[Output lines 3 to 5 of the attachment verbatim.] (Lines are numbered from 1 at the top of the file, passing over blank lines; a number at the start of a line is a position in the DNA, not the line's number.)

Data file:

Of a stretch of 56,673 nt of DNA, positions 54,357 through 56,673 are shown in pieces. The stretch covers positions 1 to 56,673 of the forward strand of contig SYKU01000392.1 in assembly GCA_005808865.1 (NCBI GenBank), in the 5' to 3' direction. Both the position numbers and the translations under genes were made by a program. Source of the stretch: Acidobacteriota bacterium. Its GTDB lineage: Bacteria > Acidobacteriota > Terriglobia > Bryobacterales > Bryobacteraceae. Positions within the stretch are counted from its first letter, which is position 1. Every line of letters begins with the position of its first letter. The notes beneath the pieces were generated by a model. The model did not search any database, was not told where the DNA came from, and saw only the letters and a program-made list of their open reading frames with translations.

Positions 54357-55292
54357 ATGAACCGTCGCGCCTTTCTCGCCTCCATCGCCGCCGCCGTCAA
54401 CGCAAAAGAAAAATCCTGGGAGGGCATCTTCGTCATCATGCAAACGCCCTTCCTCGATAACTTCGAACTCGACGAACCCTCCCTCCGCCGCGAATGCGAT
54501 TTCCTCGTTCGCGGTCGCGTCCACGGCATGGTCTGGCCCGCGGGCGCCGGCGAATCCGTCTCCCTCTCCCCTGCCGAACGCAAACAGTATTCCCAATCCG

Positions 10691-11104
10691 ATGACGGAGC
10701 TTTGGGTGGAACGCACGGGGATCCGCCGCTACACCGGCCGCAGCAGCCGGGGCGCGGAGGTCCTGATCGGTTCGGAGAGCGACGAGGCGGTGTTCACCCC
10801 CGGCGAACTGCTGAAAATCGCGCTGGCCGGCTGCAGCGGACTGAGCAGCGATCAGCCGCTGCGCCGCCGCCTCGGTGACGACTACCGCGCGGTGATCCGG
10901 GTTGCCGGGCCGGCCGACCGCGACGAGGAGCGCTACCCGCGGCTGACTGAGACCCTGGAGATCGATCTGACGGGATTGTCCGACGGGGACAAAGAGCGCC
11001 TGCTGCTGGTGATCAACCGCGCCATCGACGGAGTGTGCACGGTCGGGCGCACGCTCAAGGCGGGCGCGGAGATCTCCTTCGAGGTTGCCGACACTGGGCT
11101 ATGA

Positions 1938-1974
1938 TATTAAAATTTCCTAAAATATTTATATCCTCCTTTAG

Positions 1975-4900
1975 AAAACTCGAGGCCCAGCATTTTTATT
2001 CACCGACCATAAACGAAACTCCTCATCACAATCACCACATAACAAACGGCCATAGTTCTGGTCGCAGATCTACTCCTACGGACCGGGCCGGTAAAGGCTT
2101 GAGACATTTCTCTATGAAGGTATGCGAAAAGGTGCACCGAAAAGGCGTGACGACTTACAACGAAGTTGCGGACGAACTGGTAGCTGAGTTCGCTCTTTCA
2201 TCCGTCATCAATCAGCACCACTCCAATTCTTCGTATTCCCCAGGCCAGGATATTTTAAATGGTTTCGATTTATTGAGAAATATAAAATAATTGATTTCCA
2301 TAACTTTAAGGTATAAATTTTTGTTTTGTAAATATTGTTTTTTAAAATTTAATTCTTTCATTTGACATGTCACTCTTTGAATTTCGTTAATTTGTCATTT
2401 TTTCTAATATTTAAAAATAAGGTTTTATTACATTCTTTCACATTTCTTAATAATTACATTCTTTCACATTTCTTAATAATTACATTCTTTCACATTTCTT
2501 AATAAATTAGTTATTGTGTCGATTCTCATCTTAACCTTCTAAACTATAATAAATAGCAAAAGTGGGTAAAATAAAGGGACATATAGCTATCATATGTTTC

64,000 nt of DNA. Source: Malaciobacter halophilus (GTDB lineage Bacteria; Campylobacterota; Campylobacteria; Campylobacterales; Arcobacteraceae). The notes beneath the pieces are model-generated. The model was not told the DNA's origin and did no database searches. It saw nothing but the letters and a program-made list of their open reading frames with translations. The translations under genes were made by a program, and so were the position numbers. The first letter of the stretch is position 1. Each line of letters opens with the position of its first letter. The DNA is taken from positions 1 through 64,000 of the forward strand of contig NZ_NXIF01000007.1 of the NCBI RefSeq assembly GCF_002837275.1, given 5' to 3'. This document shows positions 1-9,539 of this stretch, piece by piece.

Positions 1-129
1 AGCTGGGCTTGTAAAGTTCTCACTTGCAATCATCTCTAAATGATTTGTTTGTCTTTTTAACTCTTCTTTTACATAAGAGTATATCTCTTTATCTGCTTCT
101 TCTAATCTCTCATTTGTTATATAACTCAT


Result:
54357 ATGAACCGTCGCGCCTTTCTCGCCTCCATCGCCGCCGCCGTCAA
54401 CGCAAAAGAAAAATCCTGGGAGGGCATCTTCGTCATCATGCAAACGCCCTTCCTCGATAACTTCGAACTCGACGAACCCTCCCTCCGCCGCGAATGCGAT
54501 TTCCTCGTTCGCGGTCGCGTCCACGGCATGGTCTGGCCCGCGGGCGCCGGCGAATCCGTCTCCCTCTCCCCTGCCGAACGCAAACAGTATTCCCAATCCG